Review: Michael Mann Drives Ferrari, Offering Thrilling Race Scenes and Compelling Family Drama

When you go deep into the woods on a public figure, you better be damn sure that their life outside of whatever it was that made them famous is a story worth telling. If not, make a documentary and stick to your subject. In the case of former racer and eventual car designer and manufacturer Enzo Ferrari (Adam Driver), his chaotic personal life certainly had its moments, and thus we get Ferrari, the latest work from director Michael Mann (his first time at the helm since 2015’s Blackhat, although he did produce 2019’s Ford v Ferrari). 

Set primarily in the summer of 1957, the film is not a biopic by any stretch. But that year was a time of transition and reflection for the Formula 1 mainstay. His company was on the verge of bankruptcy; his marriage to Laura (Penélope Cruz) had been on shaky ground ever since the death of their son a year earlier from an illness; and his mistress Lina Lardi (Shailene Woodley) was pressuring him to publicly acknowledge their son Piero (Giuseppe Festinese) and give him the Ferrari name. All the while, he’s struggling to prepare his driving team for the dangerous 1,000-mile race across Italy, the Mille Miglia. The only way his company can avoid going broke is if his team wins the race and the world starts buying more of his cars as a result. Often times, movies about businesses can be deadly dull, but when they’re tied to life-and-death racing, it’s a lot easier to stay locked in.

Written by Troy Kennedy Martin (based on the book Enzo Ferrari: The Man, The Cars, The Races, The Machine by Brock Yates), Ferrari’s greatest achievements are its racing sequences shot with impeccable, heart-racing skill by cinematographer Erik Messerschmidt (who also lensed David Fincher’s The Killer), and made to feel as terrifying and teeth-rattling as they likely were in real life. Combining the visuals with the knowledge that these cars were in no way death-proof cages built around the drivers only makes those scenes more (and absolutely) nerve-wracking. The film does not shy away from the dangers of Formula 1 racing, and there’s a crash scene near the end that will be talked about long after the film is forgotten.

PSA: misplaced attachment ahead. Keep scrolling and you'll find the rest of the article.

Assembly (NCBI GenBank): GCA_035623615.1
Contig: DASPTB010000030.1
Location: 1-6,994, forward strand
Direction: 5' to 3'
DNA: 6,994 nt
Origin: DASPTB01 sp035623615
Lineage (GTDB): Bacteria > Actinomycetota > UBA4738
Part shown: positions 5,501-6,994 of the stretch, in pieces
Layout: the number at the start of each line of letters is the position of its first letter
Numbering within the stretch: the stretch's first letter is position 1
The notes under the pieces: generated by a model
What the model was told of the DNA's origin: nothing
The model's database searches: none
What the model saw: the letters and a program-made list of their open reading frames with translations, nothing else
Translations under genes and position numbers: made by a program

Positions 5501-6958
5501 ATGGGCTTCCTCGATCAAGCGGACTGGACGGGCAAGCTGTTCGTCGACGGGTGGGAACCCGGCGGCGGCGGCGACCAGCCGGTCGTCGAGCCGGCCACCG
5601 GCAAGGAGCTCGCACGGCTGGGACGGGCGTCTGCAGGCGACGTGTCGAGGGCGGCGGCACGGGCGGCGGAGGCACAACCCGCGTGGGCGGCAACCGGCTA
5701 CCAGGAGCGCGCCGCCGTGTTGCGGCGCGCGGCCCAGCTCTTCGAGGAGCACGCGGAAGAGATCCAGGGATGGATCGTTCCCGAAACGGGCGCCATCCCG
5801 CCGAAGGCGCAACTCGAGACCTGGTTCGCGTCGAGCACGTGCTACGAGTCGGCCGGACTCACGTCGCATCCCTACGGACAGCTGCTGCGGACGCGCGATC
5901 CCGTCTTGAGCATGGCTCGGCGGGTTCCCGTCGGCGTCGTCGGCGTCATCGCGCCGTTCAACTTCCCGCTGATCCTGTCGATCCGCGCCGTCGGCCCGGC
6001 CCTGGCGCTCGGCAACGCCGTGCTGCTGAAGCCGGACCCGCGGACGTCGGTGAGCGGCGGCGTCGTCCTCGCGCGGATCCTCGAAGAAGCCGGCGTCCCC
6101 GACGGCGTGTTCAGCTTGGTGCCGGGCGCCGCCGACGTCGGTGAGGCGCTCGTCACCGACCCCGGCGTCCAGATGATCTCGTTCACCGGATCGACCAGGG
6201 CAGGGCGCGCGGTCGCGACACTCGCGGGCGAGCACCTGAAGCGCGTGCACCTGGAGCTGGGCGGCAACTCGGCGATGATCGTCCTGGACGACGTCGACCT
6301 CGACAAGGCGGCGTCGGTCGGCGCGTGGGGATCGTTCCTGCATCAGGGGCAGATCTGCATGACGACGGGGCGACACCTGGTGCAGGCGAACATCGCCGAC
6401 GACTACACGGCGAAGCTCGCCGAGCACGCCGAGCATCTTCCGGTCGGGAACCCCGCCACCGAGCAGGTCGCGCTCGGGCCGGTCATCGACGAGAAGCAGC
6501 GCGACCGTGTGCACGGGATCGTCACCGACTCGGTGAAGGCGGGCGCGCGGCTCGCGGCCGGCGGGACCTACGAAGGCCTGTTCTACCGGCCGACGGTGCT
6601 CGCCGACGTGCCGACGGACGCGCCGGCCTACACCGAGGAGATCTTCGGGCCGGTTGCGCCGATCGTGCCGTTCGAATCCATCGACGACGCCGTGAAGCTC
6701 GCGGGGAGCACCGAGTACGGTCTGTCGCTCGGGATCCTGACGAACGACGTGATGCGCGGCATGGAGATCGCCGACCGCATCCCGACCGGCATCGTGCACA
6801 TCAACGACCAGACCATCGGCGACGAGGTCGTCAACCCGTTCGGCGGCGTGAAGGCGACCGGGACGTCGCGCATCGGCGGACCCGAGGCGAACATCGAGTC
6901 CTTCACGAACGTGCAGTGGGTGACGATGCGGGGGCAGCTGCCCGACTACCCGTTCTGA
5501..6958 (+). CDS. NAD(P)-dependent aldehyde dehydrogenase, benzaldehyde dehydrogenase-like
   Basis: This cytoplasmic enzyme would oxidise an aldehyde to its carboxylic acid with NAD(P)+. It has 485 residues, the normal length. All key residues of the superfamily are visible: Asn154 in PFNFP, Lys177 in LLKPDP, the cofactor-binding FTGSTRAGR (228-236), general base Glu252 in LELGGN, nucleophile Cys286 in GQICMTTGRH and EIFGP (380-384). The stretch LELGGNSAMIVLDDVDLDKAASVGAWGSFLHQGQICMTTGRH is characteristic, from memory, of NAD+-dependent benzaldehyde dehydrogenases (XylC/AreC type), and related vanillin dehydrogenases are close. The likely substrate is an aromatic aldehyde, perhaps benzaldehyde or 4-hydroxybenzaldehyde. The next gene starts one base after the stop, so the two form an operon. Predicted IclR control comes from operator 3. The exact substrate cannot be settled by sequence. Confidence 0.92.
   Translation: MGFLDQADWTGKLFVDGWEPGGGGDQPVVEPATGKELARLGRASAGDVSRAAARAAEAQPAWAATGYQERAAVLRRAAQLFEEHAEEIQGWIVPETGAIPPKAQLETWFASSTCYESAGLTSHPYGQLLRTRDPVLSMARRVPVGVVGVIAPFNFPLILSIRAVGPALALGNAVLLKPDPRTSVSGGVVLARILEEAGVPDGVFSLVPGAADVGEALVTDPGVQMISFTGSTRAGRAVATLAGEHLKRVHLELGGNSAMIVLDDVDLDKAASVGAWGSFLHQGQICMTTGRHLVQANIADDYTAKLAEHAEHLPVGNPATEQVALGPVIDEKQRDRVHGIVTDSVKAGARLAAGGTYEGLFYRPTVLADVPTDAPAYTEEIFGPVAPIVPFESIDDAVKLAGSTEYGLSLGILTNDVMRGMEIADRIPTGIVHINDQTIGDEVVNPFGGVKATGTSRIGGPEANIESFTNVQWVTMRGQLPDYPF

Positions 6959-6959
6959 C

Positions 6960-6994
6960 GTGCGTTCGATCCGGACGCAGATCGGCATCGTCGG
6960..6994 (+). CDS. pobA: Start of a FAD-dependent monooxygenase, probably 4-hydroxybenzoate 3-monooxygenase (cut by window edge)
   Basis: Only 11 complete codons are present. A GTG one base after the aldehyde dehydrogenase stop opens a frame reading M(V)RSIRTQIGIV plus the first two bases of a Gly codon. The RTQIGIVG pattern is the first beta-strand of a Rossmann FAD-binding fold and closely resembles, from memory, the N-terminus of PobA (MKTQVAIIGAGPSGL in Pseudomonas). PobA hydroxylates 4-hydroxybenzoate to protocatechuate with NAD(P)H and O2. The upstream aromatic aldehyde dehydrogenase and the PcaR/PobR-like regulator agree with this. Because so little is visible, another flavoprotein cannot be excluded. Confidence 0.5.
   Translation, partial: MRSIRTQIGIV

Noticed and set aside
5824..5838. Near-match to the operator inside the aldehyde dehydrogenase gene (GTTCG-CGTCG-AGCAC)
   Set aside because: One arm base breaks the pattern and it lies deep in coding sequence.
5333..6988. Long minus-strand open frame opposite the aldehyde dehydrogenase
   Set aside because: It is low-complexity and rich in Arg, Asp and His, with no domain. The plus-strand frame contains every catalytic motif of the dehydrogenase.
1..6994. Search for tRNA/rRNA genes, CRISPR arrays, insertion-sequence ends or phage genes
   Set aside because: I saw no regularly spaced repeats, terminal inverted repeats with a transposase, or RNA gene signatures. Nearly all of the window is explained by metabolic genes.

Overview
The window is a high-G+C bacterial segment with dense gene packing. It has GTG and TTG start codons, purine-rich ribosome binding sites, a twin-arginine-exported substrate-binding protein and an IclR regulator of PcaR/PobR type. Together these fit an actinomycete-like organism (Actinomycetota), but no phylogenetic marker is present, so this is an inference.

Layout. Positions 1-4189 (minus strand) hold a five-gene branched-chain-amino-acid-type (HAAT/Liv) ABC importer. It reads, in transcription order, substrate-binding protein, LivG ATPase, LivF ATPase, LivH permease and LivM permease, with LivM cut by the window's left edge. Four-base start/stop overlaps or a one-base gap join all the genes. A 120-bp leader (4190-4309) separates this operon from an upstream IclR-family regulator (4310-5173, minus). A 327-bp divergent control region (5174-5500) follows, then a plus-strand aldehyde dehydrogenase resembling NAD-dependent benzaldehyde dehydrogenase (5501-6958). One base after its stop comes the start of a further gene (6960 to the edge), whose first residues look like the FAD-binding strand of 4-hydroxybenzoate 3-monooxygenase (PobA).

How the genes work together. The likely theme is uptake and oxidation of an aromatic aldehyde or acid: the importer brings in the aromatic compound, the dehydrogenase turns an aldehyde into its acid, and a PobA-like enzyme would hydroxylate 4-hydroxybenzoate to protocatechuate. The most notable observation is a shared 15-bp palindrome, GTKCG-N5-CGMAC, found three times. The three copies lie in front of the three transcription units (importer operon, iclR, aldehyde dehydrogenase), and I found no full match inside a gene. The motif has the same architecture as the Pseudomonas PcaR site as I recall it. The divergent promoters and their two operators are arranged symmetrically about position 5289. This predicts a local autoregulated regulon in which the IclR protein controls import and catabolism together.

Ferrari falters a bit when it starts to involve the members of the racing team and their various strategies for the Mille Miglia, but it is kind of a kick to see actors like Jack O’Connell and Patrick Dempsey pop up in these mostly thankless roles and actually make an impression just by being themselves. There’s a weird little through-line in the story about Piero trying to get Enzo to get the autograph of one of the drivers, so of course we know that guy is going to meet a horrible fate. The film perhaps has a few too many foreshadowed moments like that, and while it doesn’t ruin the movie, it can get tiresome.

The film is also a waiting game for wife Laura to discover her husband’s second family and be crushed by the fact that he has another son. Even before that moment, Laura is portrayed as unstable due to her grief and willing to sacrifice the company just to hurt her husband. So imagine her stability after this secret is not only revealed to her, but also when she discovers that pretty much every one else in her life knew about it and that Enzo has been siphoning off money to this other family for years. It’s not an overstatement to say that Cruz is the best part of this movie, if only because she sells the idea that Laura isn’t just cruel and vindictive; she’s a woman suffering deeply and lashing out as a result.

I am of a belief that Michael Mann is truly one of our living visual masters, and Ferrari is no exception. But he also has the ability to turn his actors into the embodiment of cool when required, and sometimes he sacrifices a more in-depth look into a character for the sake of style and polish. Driver is a gifted enough actor to pull off Ferrari’s cool while still giving us bits of his soul—certainly more than are in the screenplay—and that helps the movie immensely to become something more than the sum of its parts. And those badass racing scenes don’t hurt either.

The film opens in theaters on Monday, December 25.

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Steve Prokopy

Steve Prokopy is chief film critic for the Chicago-based arts outlet Third Coast Review. For nearly 20 years, he was the Chicago editor for Ain’t It Cool News, where he contributed film reviews and filmmaker/actor interviews under the name “Capone.” Currently, he’s a frequent contributor at /Film (SlashFilm.com) and Backstory Magazine. He is also the public relations director for Chicago's independently owned Music Box Theatre, and holds the position of Vice President for the Chicago Film Critics Association. In addition, he is a programmer for the Chicago Critics Film Festival, which has been one of the city's most anticipated festivals since 2013.